Cyber attackers are aware of the current shift in business operations. They are taking advantage of unsuspecting users.
The attack is usually in the form of emails, SMS or phone calls that seem to be from a reputable source.
To be safe, do not click links in what seems to be a malicious email or providing information to random people.
Your employer should define the Standard Operating Procedures (SOPs) during this period of the Covid-19 pandemic.
Avoid public networks for critical operations
When working from home you might find yourself exposed to free Wi-Fi networks, hotels, and other similar public networks.
You can never be sure who else is using the same network; you might have a malicious user connected or even as the provider of the network. This can lead to a Man-in-the-Middle attack.
To be safe, restrict all critical operations like business transactions and email access to your own private network that you can control.
For instance, create a mobile phone hotspot while in the public for your critical operations and dont use default password.
Don’t leave sensitive data on USB disks
While in the office, you have file-sharing services that are available at a click of a button.
You can move a file from your office network to your PC in an organized way. This is not the same when you are working from home.
You will need to print a file that is on your laptop by physically copying it on a removable drive then plugging it in on your home PC.
Moving sensitive files from one PC to another using a removable drive like a USB puts you in a vulnerable position whenever you lose the USB.
Minimize this activity to one special USB that you can wipe now and then after using it or make use of trusted services like Dropbox, Google Drive, and OneDrive.
Make sure you encrypt the files whenever you store them on your disk.
Don’t leave digital device unattended in public
Whenever you are working while in a public place or facility, make sure to secure your digital devices like phones, tablets, and laptops.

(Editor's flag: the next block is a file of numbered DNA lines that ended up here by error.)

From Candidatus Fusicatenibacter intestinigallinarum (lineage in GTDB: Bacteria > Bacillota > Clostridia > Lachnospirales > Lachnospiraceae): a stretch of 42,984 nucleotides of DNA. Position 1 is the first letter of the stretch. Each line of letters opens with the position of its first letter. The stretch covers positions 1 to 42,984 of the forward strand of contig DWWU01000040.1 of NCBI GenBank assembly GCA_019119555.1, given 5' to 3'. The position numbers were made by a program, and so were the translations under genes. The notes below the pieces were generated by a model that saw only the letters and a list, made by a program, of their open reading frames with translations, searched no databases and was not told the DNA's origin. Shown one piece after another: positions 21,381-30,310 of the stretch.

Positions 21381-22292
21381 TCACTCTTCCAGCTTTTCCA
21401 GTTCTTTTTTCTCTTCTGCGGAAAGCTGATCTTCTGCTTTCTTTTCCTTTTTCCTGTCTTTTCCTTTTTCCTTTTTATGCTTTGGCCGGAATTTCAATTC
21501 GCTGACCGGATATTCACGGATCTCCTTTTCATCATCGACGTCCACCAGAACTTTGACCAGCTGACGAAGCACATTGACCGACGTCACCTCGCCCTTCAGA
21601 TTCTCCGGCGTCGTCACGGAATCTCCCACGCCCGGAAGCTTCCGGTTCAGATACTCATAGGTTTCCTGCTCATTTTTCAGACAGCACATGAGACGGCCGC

If any of these devices get lost, it puts you and your organization at risk. Minimizing the impact in such cases involves you having passwords enabled in all your devices and enabling remote wipe options on the devices.
Digital products from Apple and Samsung have features that enable the device to wipe off any data on the disk after a number of failed login attempts.
In addition, they provide remote device control, which can help you find your lost device.
Always enable full disk encryption on your laptops and phones. This helps minimize data exposure in an event of device theft.
More so, this will limit an attacker accessing your organization if the VPN is in use or reading sensitive emails.
Keep your work separate from your personal activities
Working from home means more freedom on your hands. It requires being ethical, highly committed to your work and creating a manageable work routine with breaks in between.
You will be using your work PC or your home PC if your organisation does not provide one.
Avoid mixing your personal activities with official activities. Treat your online workspace as the way you would work in your office.
Do not have inappropriate music playing in the background, accessing inappropriate content, and multiple email Gmail account tabs, etc.
These kinds of activities can open doors for attackers to infiltrate your organization or simply cause you embarrassment when you use the wrong email for sensitive business communication.